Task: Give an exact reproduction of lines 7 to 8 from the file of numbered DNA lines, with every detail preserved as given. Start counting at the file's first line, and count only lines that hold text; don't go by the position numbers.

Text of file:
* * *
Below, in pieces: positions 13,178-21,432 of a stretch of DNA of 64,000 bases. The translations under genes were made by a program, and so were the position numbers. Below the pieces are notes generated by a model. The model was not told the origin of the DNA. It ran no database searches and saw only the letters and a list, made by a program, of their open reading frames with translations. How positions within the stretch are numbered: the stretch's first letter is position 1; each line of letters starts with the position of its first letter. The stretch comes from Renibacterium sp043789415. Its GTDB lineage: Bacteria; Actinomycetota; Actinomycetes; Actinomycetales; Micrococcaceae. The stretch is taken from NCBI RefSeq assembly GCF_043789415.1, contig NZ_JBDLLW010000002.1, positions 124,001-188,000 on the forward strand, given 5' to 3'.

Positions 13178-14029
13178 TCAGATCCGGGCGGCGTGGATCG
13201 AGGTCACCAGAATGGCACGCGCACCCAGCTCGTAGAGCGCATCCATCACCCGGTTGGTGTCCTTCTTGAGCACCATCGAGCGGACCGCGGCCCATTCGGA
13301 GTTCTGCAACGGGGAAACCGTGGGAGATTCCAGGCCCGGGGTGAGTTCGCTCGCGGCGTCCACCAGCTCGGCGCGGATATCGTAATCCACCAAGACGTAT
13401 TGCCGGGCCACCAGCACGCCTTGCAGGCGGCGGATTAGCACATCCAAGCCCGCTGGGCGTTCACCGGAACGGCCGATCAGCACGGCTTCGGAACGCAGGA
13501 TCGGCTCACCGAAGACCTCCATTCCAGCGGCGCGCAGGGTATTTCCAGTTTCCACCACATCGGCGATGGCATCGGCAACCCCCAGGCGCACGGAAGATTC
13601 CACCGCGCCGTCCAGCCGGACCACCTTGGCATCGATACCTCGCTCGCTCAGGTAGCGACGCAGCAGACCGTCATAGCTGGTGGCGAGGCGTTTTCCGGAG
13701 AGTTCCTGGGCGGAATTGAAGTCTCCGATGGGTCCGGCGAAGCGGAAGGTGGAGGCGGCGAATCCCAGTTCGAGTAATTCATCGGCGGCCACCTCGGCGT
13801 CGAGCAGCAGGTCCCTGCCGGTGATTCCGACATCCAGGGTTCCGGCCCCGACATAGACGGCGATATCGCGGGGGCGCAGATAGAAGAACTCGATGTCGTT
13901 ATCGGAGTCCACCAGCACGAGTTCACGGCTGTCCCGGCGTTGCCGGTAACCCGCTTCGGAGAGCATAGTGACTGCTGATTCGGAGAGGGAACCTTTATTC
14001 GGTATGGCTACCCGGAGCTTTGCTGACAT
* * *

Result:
13501 TCGGCTCACCGAAGACCTCCATTCCAGCGGCGCGCAGGGTATTTCCAGTTTCCACCACATCGGCGATGGCATCGGCAACCCCCAGGCGCACGGAAGATTC
13601 CACCGCGCCGTCCAGCCGGACCACCTTGGCATCGATACCTCGCTCGCTCAGGTAGCGACGCAGCAGACCGTCATAGCTGGTGGCGAGGCGTTTTCCGGAG